will enforce the legal part.
V. Background Information
A. Cross-Cultural Notes
1. British Parliament passed the Infant Relief Act in 1874, which protected persons under
age twenty-one from their lack of experience and the persuasions of merchants and
moneylenders. The act made contracts “absolutely void” for repayment of money
loans and for goods other than necessaries. The act also provided that no action could
be brought to charge a person for ratification of such a contract after reaching full age.
2. In Kenya, it is common practice to pay a bribe to a public official. According to the
website of the Nairobi, Kenya U.S. Embassy at
http://nairobi.usembassy.gov/doing-business-local.html, public contracting law is not
effective to limit government officials from steering contracts to those offering bribes.
Title to land is uncertain, and there is widespread violation of intellectual property
rights. The website also notes that foreigners have much less political clout than
Kenyan citizens.
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Chapter 10 - Capacity and Legality: The Final Elements
B. Historical Notes
1. Some unusual laws have been enacted in an apparent attempt to keep Sunday as a holy
day of rest and worship for Christians. Such laws can be found in the history of
Evansville, Indiana, where hamburgers were not to be sold on Sundays, and in
Louisiana, where it was unlawful to whistle on Sundays.
2. As set forth by Lord Truro in Egerton v. Earl Brownlow, 4 H.L. Cas. 1, 196 (1853),
"Public policy is that principle of the law which holds that no subject can lawfully do
that which has a tendency to be injurious to the public, or against the public good,
which may be termed, as it sometimes has been, the policy of the law, or public
policy in relation to the administration of the law."
3. Blue Laws are established to prohibit certain behavior on Sundays. For example,
Florida prohibited women from parachuting on Sundays. Salem, West Virginia
prohibited eating candy less than an hour and a half before church service, and
Winona Lake, Wisconsin, prohibited eating ice cream at a counter on Sunday. For
more examples of restrictive laws, see
https://www.legalzoom.com/articles/top-craziest-laws-still-on-the-books.
C. State Variations
1. Oklahoma law provides as follows in regard to rights of minors:
In all cases other than those specified herein, the contract of a minor
may be disaffirmed by the minor himself, either before his majority or
within one (1) year's time afterwards; or, in case of his death within
that period, by his heirs or personal representatives. Provided, that any
minor between the ages of sixteen (16) and eighteen (18) who has paid
for any repairing, supplying or equipping on any type of a motor
vehicle may disaffirm said contract in like manner only by restoring
the consideration to the party from whom it was received.
2. In regard to minors providing artistic or creative services, the Tennessee Protection of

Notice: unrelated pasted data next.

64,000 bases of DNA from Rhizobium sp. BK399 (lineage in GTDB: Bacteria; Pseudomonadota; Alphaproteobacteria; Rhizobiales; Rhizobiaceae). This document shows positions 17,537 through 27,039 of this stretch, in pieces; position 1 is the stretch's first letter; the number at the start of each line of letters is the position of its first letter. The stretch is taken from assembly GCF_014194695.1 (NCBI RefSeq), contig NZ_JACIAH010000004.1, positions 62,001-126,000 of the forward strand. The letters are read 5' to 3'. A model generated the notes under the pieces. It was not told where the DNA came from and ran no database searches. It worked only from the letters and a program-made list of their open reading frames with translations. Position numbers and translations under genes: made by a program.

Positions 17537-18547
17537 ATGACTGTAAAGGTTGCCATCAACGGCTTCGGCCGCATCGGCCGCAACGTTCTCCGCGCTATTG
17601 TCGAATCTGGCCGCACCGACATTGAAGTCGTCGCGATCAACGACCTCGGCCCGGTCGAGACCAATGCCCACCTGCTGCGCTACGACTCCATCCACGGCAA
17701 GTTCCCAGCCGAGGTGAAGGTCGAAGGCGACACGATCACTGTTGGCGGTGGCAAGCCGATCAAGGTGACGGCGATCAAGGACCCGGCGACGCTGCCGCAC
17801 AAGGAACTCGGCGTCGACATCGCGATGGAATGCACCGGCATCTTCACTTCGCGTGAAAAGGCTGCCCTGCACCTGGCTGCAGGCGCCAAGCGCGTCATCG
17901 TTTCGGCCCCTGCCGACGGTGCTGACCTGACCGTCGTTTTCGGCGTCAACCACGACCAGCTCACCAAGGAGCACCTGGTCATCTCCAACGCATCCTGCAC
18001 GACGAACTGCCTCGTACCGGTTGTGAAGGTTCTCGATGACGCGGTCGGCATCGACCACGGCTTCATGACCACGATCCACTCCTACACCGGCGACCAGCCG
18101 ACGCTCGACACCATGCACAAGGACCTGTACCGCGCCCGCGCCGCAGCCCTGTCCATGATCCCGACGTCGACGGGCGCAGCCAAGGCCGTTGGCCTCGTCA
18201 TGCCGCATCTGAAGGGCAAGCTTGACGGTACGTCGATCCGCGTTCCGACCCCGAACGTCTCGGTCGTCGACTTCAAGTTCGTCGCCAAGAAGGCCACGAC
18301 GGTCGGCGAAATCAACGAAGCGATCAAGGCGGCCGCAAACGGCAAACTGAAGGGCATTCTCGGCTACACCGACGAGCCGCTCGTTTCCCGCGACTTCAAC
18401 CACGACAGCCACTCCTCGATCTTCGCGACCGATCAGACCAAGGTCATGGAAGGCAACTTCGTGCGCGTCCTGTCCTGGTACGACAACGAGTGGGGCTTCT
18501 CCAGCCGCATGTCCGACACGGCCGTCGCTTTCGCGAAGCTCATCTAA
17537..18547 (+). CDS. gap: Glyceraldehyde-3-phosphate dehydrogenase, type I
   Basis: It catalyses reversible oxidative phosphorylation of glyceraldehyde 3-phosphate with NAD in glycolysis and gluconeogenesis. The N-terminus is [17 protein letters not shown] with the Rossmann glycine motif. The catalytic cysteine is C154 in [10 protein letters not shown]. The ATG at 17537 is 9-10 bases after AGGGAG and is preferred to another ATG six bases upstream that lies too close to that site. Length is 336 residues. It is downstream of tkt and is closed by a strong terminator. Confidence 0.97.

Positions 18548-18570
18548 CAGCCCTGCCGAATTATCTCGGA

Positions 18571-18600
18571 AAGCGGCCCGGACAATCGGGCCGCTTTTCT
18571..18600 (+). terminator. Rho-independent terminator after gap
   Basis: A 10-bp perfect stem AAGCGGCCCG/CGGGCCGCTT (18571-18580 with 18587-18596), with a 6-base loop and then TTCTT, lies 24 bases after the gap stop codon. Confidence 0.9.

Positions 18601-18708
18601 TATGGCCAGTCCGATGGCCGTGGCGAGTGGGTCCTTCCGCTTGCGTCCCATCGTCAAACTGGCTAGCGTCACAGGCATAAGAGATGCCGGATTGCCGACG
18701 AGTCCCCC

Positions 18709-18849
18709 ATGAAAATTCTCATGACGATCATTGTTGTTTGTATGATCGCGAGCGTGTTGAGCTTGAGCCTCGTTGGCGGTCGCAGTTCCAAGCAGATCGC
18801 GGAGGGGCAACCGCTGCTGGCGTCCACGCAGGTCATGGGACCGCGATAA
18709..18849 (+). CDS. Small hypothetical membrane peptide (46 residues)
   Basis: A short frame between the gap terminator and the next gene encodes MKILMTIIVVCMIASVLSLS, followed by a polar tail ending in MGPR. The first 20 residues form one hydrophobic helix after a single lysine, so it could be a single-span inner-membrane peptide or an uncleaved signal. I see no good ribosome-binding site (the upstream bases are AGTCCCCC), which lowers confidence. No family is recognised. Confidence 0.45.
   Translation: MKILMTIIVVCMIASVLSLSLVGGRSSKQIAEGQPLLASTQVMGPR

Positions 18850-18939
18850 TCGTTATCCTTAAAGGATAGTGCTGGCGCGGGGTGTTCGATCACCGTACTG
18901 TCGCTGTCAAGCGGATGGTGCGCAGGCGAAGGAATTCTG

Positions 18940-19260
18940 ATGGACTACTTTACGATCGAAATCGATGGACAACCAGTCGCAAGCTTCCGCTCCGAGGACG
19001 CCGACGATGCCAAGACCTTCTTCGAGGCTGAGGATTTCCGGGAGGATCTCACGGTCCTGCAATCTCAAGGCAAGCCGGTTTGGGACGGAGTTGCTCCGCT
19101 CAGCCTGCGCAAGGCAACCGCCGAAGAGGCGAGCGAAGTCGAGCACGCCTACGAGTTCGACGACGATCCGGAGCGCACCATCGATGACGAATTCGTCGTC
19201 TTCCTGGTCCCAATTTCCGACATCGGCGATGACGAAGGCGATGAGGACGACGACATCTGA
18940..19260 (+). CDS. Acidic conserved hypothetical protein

Minor Performers Act provides at T.C.A. § that “[i]f a contract is approved by the
appropriate court pursuant to this part, then the minor may not, either during minority
or after reaching majority, disaffirm the contract on the ground of minority, nor may
the minor assert that the minor's parent or guardian lacked the authority to make the
contract personally as an adult.”
3. In Georgia, a contract made by an intoxicated person is not void, even though the
intoxication is brought about by the other party, but is merely voidable by the
intoxicated person.
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Chapter 10 - Capacity and Legality: The Final Elements
4. Viva R. Moffat, Making Non-Competes Unenforceable, 54 Ariz. L. Rev. 939 (2012),
discusses the confusion and differences in state law regarding employment
non-competition clauses leading to forum shopping.
D. Quotations
1. After being criticized for his actions toward Cuba, President Kennedy replied “I think
that your attention might well be directed to the burglar, rather than those who caught
the burglar.”
— John F. Kennedy to Earl Russell, October 26, 1962
3. Perhaps the sentiments contained in the following pages, are not yet sufficiently
fashionable to procure them general favor; a long habit of not thinking a thing wrong,
gives it a superficial appearance of being right, and raises at first a formidable outcry
in defence of custom. But the tumult soon subsides. Time makes more converts than
reason.
— Thomas Paine, Common Sense
4. The public good is in nothing more essentially interested, than the protection of every
individual’s private rights.
— Sir William Blackstone (1723–1780), British jurist
VI. Terms
1. Minor is Middle English from Latin meaning “smaller, less.”
2. Usury is an archaic term for interest that is often used today to refer to exorbitant
interest rates.
3. Culpa means blame in Latin. Separate exculpate into its Latin origins (ex + culpa) to
illustrate how the word has come to refer to clearing someone of guilt.